being approached, the centrality it is being given, the degree of involvement
of top officials, etc. Nothing
illustrates this as much for me as the role emerging powers are being
given. First, this is not a "Bush-era"
inheritance. I know. Because I actually helped develop and run the
first inter-agency process focused on U.S.-Emerging Markets relations during
the Clinton years. Second, he cites a
four-year-old Condi speech in which she mouths words he may have written about
partners in the emerging world but seriously, wasn't he paying attention? At the time she did it, the perception that
the U.S. was arrogantly acting apart from the rest of the world was near its
apotheosis. The core concepts of Bush
era foreign policy were of "us and them" and of our ability and willingness to
effectively act alone or within sham coalitions to advance our interests. The core concept of the Obama administration
is that just won't work anymore and that effective partnerships with a core
group that includes new allies are the sine qua non of international progress.
He then goes on to say that the administration
has too little to show for its efforts.
He minimizes restoring American relations with the world as if that
weren't central to foreign policy. He then argues that this is not so
meaningful because "cooperation has not always followed." Seriously? Will the
Obama-Clinton restoration of America's relations with the world only be
complete if everyone in the world cooperates with us always? This reveals his
core misunderstanding of the nature of the kind of partnerships on which the
Obama-Clinton team is seeking to build U.S. foreign policy. Also, in terms of
not having much to show for their efforts, that's just ridiculous. Only seven
months into their efforts U.S. policy has changed dramatically in Iraq and in
AfPak, the administration has become deeply involved in the Arab-Israeli issue
(which took the Bush administration about 7 years to discover), it has helped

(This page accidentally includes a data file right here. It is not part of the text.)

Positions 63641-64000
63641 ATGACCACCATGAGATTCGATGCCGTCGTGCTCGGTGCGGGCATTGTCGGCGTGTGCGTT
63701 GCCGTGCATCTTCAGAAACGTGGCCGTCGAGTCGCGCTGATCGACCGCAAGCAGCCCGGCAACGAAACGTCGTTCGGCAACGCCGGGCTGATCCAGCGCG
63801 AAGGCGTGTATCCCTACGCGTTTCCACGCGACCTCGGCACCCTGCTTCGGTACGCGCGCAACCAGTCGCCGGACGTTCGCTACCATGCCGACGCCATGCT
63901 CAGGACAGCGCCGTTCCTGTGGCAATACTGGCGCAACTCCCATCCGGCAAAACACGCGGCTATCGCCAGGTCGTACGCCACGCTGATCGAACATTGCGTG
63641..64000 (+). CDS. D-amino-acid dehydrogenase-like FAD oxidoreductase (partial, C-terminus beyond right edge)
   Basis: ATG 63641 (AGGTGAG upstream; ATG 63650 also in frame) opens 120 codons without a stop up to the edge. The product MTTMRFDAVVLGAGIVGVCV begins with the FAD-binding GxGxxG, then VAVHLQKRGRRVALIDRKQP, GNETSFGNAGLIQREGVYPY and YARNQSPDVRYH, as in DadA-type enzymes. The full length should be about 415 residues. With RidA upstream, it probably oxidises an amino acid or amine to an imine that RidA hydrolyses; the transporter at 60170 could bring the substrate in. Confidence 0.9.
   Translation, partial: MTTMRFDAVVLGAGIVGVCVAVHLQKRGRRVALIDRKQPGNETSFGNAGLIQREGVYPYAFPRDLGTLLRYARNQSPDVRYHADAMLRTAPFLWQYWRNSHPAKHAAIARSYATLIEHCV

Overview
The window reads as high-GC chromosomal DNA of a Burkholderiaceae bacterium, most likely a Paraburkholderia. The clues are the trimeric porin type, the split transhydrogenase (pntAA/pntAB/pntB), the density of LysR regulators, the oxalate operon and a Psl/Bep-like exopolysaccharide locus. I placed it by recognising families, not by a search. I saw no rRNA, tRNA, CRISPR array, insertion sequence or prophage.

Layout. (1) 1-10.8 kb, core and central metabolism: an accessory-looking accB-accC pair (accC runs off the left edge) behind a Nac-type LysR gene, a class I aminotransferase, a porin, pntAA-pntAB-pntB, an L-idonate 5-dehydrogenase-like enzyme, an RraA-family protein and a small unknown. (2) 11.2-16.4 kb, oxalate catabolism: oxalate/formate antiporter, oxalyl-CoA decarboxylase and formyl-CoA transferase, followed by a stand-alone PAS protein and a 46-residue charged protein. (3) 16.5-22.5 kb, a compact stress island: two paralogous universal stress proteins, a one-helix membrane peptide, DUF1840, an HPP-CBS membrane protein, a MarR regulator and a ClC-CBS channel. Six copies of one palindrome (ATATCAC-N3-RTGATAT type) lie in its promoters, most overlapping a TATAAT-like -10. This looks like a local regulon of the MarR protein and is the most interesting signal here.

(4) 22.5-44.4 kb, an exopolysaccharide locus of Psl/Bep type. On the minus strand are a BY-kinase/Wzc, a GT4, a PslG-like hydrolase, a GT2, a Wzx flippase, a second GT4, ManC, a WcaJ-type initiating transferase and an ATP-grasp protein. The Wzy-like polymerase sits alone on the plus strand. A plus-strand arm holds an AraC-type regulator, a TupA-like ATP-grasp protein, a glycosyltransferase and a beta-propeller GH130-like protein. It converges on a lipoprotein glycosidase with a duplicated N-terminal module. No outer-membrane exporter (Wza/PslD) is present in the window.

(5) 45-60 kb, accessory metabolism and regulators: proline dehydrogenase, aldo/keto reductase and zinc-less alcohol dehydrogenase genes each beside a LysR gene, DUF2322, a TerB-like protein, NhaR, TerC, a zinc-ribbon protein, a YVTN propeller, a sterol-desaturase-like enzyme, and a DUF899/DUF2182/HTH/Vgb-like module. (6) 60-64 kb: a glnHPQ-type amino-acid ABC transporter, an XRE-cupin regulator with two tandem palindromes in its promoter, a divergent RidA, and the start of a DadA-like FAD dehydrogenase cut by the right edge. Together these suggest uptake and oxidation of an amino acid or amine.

engineer an international response to the financial crisis, it has restored
America's damaged reputation worldwide, the president's Prague and Cairo
speeches represented dramatic breaks with the Bush past and set U.S. policies
with the Muslim world and re: elimination of nuclear weapons in a new
direction, and so on. It's just the
beginning ... but it is a beginning very unlike the past eight years.
- Further his one-sided assessments of issues
worldwide is full of inaccuracies. He says others won't help with Guantanamo
but fails to note the benefits accruing to us from shutting it down. He says India and China don't share
enthusiasm for a climate deal while failing to acknowledge that we are in a
global negotiation, that the United States is now deeply involved as an advocate for
progress for the first time or to note the differences in position between
India and China (China is much more forward leaning and inclined to a
deal). He inaccurately suggests that the
only thing we can agree with the Russians is to reduce the number of nukes (as
if that were a small thing). He says
Pakistan is dysfunctional but fails to note how much more we are currently
doing to address that. He says Iran and
North Korea are a still difficult while failing to acknowledge the recent
progress made with the North Koreans or that engagement with Iran is a real
departure (on which the jury is
admittedly still out).
He concludes with the notion that we "are still
a world of nations" (simplistic and wrong ... we are a world of many actors some of
the most important of which on key issues are non-state actors) and that the
Obama administration has been getting "mugged" by our differences since coming
into office. This suggests again a
misunderstanding of the nature of international relations. Good foreign policy does not produce a
problem-free world. It just minimizes
threats while advancing our interests.
But, it also fails to note the central point that no doubt will resonate
in the mind of the rest of the planet...which is that during the Bush years, it
was the United States that was mugging the world and the system of international law we
had fought for a century to advance.
That's the key point about these
early days of this new foreign policy team.
All administrations talk about partnerships and new relationships. To my mind, this one seems to believe what it
is saying and is doing something about ... and at the very least is not as
transparently hypocritical about such matters as was its predecessor. That in and of itself is perhaps the
transformation most of the world was most hoping for.
PAUL J. RICHARDS/AFP/Getty Images